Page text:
- The Janssen/Johnson & Johnson (J&J) vaccine will likely be approved (like the first two) for emergency use in the U.S., within a couple of weeks. Despite being less protective than its predecessors, it is more effective than the seasonal flu vaccine and easily passes the threshold of 50 percent protection set by health authorities. It hides the DNA—the gene—of a SARS-CoV-2 spike protein inside the Trojan horse of a cold virus disabled from reproducing. It has tremendous advantages: first, it only requires one shot; second, it does not require any specialized freezing or cooling equipment (DNA being much more stable than mRNA). These advantages will make it literally a lifesaver in rural America and in the developing world.
- The Oxford/AstraZeneca vaccine, despite some stumbles in the Phase III trials, is being used in the UK and was just approved by the European Union. It requires two doses but no special freezers, and will probably be added to the US vaccine arsenal in April. It is similar in principle to the J&J but uses a non-reproducing chimp adenovirus (instead of a human one) as the Trojan horse. The DNA is stable at higher temperatures, but it is still being worked out what the ideal doses would be.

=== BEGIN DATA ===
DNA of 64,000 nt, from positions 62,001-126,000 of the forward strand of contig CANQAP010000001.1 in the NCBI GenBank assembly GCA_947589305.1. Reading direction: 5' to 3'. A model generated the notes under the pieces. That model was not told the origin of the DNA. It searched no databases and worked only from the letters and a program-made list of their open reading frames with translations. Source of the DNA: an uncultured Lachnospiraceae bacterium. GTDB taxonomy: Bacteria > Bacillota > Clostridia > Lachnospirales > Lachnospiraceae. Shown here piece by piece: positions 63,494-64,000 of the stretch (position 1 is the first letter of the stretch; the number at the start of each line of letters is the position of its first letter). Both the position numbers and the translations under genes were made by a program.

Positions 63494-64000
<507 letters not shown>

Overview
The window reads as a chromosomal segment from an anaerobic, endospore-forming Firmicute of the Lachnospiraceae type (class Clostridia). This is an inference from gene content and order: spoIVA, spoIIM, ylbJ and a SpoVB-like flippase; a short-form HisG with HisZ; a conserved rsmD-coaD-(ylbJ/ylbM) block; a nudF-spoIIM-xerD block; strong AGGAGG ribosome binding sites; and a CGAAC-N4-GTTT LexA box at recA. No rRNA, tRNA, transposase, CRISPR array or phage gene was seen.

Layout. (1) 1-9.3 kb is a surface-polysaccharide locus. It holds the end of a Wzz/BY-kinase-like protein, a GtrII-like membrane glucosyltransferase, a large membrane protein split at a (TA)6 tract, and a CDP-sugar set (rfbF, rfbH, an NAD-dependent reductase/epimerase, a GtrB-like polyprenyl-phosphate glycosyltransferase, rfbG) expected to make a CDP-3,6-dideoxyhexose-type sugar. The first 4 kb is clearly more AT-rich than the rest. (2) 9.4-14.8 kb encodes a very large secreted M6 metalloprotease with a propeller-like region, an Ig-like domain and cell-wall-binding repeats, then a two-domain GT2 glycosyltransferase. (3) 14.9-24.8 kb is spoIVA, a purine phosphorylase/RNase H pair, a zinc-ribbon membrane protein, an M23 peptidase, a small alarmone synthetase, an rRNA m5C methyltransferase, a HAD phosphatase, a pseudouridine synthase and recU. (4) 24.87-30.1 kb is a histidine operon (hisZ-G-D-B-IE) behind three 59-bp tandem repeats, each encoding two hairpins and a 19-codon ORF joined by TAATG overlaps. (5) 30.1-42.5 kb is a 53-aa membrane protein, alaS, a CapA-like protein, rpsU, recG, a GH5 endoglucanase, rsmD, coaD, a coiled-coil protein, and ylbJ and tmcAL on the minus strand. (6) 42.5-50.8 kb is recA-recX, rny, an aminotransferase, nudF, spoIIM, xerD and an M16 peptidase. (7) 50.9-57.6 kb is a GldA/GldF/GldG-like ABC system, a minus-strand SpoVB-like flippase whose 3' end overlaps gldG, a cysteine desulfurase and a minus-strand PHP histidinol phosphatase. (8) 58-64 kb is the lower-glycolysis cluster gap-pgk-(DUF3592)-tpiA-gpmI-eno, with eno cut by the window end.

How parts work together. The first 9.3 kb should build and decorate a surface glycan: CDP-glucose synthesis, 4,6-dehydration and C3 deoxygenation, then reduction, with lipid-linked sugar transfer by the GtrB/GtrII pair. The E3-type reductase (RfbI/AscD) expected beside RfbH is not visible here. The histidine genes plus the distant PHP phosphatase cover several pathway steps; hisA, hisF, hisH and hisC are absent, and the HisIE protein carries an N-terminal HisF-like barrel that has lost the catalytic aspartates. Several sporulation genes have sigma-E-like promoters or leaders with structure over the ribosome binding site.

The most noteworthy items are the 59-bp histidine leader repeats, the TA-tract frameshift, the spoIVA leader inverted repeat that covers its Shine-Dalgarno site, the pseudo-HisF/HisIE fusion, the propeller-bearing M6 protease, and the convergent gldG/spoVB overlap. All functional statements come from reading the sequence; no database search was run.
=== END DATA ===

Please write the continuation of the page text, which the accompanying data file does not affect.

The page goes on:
- A monoclonal antibody drug (bamlanivimab, Eli Lilly) has shown 80 percent effectiveness in preventing infection in a randomized controlled trial in nursing home patients, and even greater effectiveness against deaths. This would have been tremendously important a few months ago, before we had vaccines, but now that we do, it’s not clear how the antibodies will be used—especially since they may interfere with vaccine effects.
- The big bad news, and it is really bad, is that the virus has evolved new variants—new bad guys that will make the new sheriff’s job much harder. Of course, it has been evolving all along. A new paper, “Emergence of a Highly Fit SARS-CoV-2 Variant,” traces the first big leap the virus took last spring. As you know, “highly fit” in this context means spreading faster for more reproductive success. That first mutation was a single base change known as D614G that emerged in Southern Europe and by June was the dominant strain in the world.